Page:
The precise structural understanding of uncountably categorical theories given by the proof of the Baldwin-Lachlan theorem is known to fail in continuous logic in the context of inseparably categorical theories. The primary obstacle is the absence of strongly minimal sets in some inseparably categorical theories. We will develop the concept of strongly minimal sets in continuous logic and discuss some common conditions under which they are present in an $\omega$-stable theory. Finally, we will examine the extent to which we recover a Baldwin-Lachlan style characterization in the presence of strongly minimal sets.
+
=== March 29 - Ang Li ===
  
=== November 4 - Two short talks ===
+
Title: The Arithmetized Completeness Theorem
  
'''Manlio Valenti''' - The complexity of closed Salem sets (20 minutes version)
+
We will finish part 4 of Wong's notes.
  
A central notion in geometric measure theory is the one of Hausdorff dimension. As a consequence of Frostman's lemma, the Hausdorff dimension of a Borel subset A of the Euclidean n-dimensional space can be determined by looking at the behaviour of probability measures with support in A. The possibility to apply methods from Fourier analysis to estimate the Hausdorff dimension gives birth to the notion of Fourier dimension. It is known that, for Borel sets, the Fourier dimension is less than or equal to the Hausdorff dimension. The sets for which the two notions agree are called Salem sets.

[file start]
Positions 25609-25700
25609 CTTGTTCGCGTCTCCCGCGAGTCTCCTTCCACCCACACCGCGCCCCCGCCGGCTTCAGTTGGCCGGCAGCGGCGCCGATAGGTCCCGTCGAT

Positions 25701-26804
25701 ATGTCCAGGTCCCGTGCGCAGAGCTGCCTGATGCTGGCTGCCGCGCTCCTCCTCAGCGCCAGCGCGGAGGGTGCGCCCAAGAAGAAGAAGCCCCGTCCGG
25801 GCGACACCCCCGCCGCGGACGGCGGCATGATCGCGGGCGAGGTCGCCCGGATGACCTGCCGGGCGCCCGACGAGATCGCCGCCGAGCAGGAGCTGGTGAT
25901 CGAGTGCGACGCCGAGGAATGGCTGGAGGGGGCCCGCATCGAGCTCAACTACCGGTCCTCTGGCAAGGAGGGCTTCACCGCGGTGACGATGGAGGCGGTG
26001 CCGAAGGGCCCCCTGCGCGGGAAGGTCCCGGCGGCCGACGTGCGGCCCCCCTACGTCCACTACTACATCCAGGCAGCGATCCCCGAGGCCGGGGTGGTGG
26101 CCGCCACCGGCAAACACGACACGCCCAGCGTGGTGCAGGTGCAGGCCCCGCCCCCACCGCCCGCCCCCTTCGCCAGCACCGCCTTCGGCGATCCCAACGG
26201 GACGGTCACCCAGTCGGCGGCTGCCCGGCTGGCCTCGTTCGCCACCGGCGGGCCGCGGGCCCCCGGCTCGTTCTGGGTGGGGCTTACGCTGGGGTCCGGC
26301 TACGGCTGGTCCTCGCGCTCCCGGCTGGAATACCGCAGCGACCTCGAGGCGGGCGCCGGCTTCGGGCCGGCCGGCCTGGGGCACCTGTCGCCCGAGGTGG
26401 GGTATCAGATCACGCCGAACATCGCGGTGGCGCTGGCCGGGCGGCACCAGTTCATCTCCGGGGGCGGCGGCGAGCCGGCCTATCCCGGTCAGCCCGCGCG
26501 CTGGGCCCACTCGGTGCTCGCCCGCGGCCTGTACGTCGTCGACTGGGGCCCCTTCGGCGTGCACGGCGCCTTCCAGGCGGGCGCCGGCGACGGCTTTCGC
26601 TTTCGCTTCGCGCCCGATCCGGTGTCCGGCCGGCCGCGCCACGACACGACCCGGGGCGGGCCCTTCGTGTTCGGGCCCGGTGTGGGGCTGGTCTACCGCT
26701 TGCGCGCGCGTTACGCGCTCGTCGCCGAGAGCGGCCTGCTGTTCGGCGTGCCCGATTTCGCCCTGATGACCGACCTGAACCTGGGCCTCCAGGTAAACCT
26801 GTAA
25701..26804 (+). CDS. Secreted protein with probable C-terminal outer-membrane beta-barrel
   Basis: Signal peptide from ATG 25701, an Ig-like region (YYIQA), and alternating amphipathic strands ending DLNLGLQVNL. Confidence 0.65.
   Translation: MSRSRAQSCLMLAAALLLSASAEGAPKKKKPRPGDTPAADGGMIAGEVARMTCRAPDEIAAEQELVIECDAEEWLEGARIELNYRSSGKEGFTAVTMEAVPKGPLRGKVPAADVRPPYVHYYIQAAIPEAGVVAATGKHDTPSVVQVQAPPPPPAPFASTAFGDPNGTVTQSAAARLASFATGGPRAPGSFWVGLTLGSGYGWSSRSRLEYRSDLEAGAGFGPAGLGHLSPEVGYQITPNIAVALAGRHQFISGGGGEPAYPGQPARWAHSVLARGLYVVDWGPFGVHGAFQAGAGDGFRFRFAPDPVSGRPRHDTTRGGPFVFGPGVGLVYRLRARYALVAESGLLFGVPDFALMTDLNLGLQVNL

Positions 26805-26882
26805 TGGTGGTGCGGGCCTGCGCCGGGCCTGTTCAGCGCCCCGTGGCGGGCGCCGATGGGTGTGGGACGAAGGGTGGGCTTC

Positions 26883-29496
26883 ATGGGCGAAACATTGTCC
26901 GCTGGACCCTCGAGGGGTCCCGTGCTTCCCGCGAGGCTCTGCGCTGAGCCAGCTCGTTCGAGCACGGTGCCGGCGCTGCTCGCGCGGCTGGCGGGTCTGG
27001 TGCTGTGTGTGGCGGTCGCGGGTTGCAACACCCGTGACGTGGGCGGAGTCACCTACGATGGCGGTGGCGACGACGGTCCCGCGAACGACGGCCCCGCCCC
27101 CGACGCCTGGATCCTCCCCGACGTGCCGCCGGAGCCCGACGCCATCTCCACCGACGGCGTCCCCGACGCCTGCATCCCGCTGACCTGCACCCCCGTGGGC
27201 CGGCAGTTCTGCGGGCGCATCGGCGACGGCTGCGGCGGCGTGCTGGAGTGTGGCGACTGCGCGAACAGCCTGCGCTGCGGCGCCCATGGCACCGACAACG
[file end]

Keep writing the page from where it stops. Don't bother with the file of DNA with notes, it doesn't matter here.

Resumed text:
+
=== April 5 - Antonio Nákid Cordero ===
<br/>
 
In this talk we will study the descriptive complexity of the family of closed Salem subsets of the real line.
 
  
'''Patrick Nicodemus''' - Proof theory of Second Order Arithmetic and System F
+
Title: Semiregular cuts
  
A central theme in proof theory is to show that some formal system has the property that whenever A is provable, there is a proof of A in "normal form" - a direct proof without any detours. Such results have numerous and immediate consequences - often consistency follows as an easy corollary. The Curry Howard correspondence describes of equivalences between normalization of proofs and program termination in typed lambda calculi. We present an instance of this equivalence, between the proof theory of intuitionistic second order arithmetic and the second order polymorphic lambda calculus of Girard and Reynolds, aka system F.
+
We will start on part 5 of Wong's notes.
  
=== November 11 - Manlio Valenti ===
+
=== April 12 - Antonio Nákid Cordero/Alice Vidrine ===
  
Title: The complexity of closed Salem sets (full length)
+
Title: Semiregular cuts/End and cofinal extensions